Like the last post, this comes with a long post warning. I couldn’t be bothered to split it up and post one a day…
The Gold Souks
This is a bit of a cheat, as I’ve actually got two gold souks in mind. Dubai Gold Souk is inside the bit of Deira by the mouth of the creek, halfway between HSBC in
Sharjah Gold Souk, the Souk Al Markazi or Blue Souk, is to be found at the edge of the Buheira Lagoon and sits at the end of
You’ll likely get better shopping out of the Sharjah souk, although the
Sheikh Saeed’s House
Sheikh Saeed Al Maktoum was Sheikh Rashid’s father (Sheikh Rashid, arguably the founder of ‘modern’
Another option is to accede to the clamorous abra drivers who park up by Sheikh Saeed’s house and accept a tour up and down the creek. Don’t pay ‘em more than Dhs 60, they’re robbers, but do take the tour: it’s great fun and they’ll drop you off at the Spice Souk abra station so you can wander the dhow wharfage at sunset or go into the Gold Souk. Neat, huh?
Another hint: if you’re going to be in this area with guests, start the afternoon off with lunch at the Grand Hyatt’s Al Dawar revolving restaurant, known to us both (unfairly) for many years as the ‘revolting restaurant’. The food’s really good and you get to do an aerial tour of
You can get to Sheikh Saeed’s house, which is in Shindaga, by driving towards Shindaga tunnel from Bur Dubai and then slinging a right before you get to the tunnel and just after you pass Carrefour or the Al Bustan Flour mill to your right. Or ask a cab to take you to the fruit souk in Bur Dubai and then go left at the lights beyond the fruit souk towards the main souk area.
Established by Iranian traders under British protection in the C19th, Bastakia’s wind towered adobe houses have been restored and are a delight to wander around: particularly as a few have been given over to cafes and art shops. A short walk along the creekside towards Shindaga will take you past the Amiri diwan to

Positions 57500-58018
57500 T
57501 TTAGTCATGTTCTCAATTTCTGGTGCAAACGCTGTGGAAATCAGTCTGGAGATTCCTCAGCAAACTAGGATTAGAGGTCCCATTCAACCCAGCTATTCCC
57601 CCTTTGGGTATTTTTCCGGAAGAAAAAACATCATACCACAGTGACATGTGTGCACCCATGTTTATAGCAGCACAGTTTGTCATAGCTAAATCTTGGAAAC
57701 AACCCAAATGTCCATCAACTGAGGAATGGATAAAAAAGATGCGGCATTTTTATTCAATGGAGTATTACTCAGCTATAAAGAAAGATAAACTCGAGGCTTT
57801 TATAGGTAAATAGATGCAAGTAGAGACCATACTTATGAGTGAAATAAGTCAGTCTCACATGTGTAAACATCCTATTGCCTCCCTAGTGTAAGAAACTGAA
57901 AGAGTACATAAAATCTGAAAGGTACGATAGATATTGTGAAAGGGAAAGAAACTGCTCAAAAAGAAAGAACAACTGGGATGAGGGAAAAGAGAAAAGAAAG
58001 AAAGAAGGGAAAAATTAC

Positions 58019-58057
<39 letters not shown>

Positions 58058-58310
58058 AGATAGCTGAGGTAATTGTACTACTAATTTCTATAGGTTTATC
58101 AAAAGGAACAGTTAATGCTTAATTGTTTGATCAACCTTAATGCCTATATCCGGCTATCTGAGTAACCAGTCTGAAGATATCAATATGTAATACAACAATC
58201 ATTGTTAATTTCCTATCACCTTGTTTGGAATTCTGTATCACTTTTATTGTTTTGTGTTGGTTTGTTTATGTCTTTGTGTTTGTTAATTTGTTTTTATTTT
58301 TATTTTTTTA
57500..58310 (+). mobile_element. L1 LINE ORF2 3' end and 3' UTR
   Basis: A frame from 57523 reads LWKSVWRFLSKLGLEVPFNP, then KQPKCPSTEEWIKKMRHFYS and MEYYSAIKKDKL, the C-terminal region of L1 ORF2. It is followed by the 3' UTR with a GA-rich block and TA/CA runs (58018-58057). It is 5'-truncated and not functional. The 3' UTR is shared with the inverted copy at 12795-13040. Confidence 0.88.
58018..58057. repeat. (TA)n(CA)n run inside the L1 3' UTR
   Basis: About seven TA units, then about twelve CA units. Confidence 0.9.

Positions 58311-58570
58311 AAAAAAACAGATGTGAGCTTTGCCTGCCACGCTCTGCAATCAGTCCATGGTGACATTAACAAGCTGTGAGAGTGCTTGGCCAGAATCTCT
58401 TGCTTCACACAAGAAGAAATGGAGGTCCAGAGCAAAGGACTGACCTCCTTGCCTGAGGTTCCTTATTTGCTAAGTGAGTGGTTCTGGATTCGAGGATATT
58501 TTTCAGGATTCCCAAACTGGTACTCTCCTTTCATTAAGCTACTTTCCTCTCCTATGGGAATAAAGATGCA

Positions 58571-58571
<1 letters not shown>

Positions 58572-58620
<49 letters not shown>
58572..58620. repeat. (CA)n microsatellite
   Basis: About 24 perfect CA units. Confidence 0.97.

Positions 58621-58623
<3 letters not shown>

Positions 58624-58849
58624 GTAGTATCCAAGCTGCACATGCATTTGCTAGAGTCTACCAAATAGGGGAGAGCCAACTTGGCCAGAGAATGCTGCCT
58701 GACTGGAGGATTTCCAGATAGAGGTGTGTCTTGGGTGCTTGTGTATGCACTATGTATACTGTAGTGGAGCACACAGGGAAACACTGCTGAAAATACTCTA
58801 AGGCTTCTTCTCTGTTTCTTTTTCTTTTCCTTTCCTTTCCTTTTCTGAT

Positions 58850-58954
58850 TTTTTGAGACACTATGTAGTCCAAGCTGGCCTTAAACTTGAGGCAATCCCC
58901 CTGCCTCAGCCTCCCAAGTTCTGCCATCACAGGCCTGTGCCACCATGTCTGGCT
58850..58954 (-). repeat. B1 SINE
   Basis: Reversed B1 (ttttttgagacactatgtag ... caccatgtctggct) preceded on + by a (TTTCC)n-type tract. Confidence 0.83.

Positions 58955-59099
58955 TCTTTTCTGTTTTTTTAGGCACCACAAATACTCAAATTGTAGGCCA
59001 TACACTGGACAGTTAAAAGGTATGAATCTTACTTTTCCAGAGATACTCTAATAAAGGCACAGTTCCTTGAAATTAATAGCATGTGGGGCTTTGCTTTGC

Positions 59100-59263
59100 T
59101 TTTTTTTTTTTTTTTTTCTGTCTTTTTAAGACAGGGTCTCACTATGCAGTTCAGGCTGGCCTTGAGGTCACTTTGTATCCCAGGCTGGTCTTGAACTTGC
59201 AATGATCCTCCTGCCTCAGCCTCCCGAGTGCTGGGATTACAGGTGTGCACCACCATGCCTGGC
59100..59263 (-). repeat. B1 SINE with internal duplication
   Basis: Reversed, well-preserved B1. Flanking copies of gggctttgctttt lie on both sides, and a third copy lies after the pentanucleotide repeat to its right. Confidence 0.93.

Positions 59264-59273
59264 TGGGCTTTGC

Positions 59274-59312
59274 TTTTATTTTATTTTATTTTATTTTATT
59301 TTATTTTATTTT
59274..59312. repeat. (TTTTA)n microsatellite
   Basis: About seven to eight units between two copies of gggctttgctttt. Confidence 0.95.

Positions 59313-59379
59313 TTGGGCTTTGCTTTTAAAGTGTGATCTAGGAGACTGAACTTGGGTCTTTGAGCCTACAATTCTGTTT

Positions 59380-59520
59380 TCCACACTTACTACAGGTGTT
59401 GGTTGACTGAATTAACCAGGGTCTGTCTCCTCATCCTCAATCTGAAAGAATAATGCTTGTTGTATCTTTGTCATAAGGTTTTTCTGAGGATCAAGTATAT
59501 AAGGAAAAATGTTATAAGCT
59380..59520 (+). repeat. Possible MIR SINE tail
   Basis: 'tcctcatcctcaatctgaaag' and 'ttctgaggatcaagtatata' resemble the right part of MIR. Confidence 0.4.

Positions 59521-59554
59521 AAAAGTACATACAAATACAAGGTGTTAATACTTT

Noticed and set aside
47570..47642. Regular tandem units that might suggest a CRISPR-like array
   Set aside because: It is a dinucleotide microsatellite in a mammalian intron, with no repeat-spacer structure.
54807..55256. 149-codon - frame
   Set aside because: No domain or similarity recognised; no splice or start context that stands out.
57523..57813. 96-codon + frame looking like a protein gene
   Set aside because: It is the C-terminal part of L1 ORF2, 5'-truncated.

The wind tower, incidentally, so much a symbol of the UAE is an Iranian innovation brought over to the UAE and can best be seen at
Geeky fact: one of the reasons these houses and forts are made of coral is that they allow air to pass through: in the summer, water was poured on the roof and the family would then sleep under the stars as the evaporation gently cooled them.
What a link!
The Museum’s small but pretty much perfectly formed: the entrance leads quickly into a courtyard with rooms off it showing video clips and barasti (palm frond) houses showing how people lived in
LiwaFinding Liwa’s a doddle: go towards
One attraction on the way down is the Emirates National Auto Musuem, the private collection of cars assembled by Sheikh Hamad bin Hamdan al Nahyan. The watchman usually lets people in, so don’t be deterred if it looks closed!
So why bother with Liwa? Well, the
The solitude out there is absolute, the tranquillity of the desert is a delight and at night-time, the deep desert clear skies and glistening stars stretched out above you, totally free of light pollution. There’s nothing like it!